So, these balls, as discussed in chapter 2, provide a surface for which beneficial bacteria to grow. These bacteria colonies feed off of the waste produced by organisms in the aquarium, ie, fish and invertebrates primarily.

    Over time, as the colonies grow larger, they can convert deadly ammonia, produced by fish urine, to harmless nitrates, which feed the corals and plant matter (algae, plants, seaweeds) which convert co2 to oxygen.

    The process initially takes time to build, but once it is established, a healthy aquarium can maintain itself much easier.
     
  16. Building a wet/dry trickle filter/sump.

    Something I forgot to mention in chapter 1 about protein skimming. The reason that I must take water from the surface of the water, is to collect proteins. You see protein skimming in nature when you go to a beach with lots of stuff in the water. It's sea foam. Waves are nature's way of getting that crap outta the water. Well, I don't have waves, so I have to skim it, and collect it on a sponge, which I just rinse off when it starts to fill the box.
     
  17. Building a wet/dry trickle filter/sump.

    4) The water runs down the plates, into the reservoir

    The area below will be filled either with nylon bags of carbon, or crushed live rock and covered in snails and hermit crabs. That process is called a refugium, which is my next project. It's pretty much a mini tank that filters a bigger tank, just sectioned off and full of tiny critters. Some people put a small fish in there as well, if your refugium is large enough.
     
  18. Building a wet/dry trickle filter/sump.

    5) Two more walls are going in tomorrow. The first, about 2" high, and about 2" from the next, which will come from the top, down. A sponge is going between the two, along the lengthe of the tank. This will catch any excess build up that grows from the balls. This shouldnt get too dirty, but I don't want anything solid entering the pump.
     
  19. Building a wet/dry trickle filter/sump.

    6) The Pump

    Keeps the room from flooding. As does the skim box. The water will never be siphoned out, so flooding won't be a problem. If the pump dies, it just stops pumping, and the water stops coming down as well.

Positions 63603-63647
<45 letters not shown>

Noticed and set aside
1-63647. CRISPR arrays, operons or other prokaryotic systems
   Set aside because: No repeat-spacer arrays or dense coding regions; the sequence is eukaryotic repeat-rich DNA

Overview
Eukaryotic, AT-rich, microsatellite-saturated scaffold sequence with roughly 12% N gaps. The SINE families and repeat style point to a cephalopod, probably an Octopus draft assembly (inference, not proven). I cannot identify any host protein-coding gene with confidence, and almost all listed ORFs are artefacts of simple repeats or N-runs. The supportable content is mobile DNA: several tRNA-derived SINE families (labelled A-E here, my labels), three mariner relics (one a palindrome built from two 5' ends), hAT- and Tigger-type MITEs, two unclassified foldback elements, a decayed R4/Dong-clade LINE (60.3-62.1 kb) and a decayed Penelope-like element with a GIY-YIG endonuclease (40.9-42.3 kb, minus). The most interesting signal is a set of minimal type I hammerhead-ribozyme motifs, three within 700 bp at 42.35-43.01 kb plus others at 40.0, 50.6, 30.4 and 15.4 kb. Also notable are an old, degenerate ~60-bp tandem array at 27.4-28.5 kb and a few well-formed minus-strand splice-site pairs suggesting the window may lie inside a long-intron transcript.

20. Building a wet/dry trickle filter/sump.

    7) Exhaust.

    Not yet built. Probably just going to be two small nozzles so there is some pressure coming out. Attached via a PVC holster. Shouldn't be too tough to build.
     
  21. Building a wet/dry trickle filter/sump.

    This whole sump is going to be placed inside the stand, under the tank. The pump is near silent, and with the doors closed, it's more quiet than most power filters. And significantly more efficient.

    Also, in the reservoir, I will probably put nylon bags full of carbon, to remove any chlorines/chloromines as well as help with any ammonia that doesn't get processed in the bio filter.

    All in all, I am really stoked about this whole design. It's fairly innovative for my first attempt. I have wanted to build one of these for a long time. And I am getting pretty good at making things look nice now. I wish I knew what I was doing in the first few steps (the two shelves inside the sump) but oh well, it's gonna work fine.
     
  22. Building a wet/dry trickle filter/sump.

    I'll be putting new pics up just about every day until it's done. I want to have a whole demo set up before I move into my new house, because this is going to be the showtank.
     
  23. Building a wet/dry trickle filter/sump.

    Learning through experience is wicked fun. This project looks very interesting and I'm sure your next one is going to be even more so.
     
  24. Building a wet/dry trickle filter/sump.

    The next one I do, I want to build it into a wall, on a corner. So two sides of the tank are exposed with two accessible from a room behind. Where I could build a really elaborate system.
     
  25. Building a wet/dry trickle filter/sump.

    Mad dope. When I worked at the aquarium, I actually didn't get to see too much of how the actual tanks were run. I remember going behind the way of the tropical tanks a few times and it was some of the most impressive plumbing I've ever seen. Pipes of all sizes, other tanks, wires, lights, etc. going EVERYWHERE.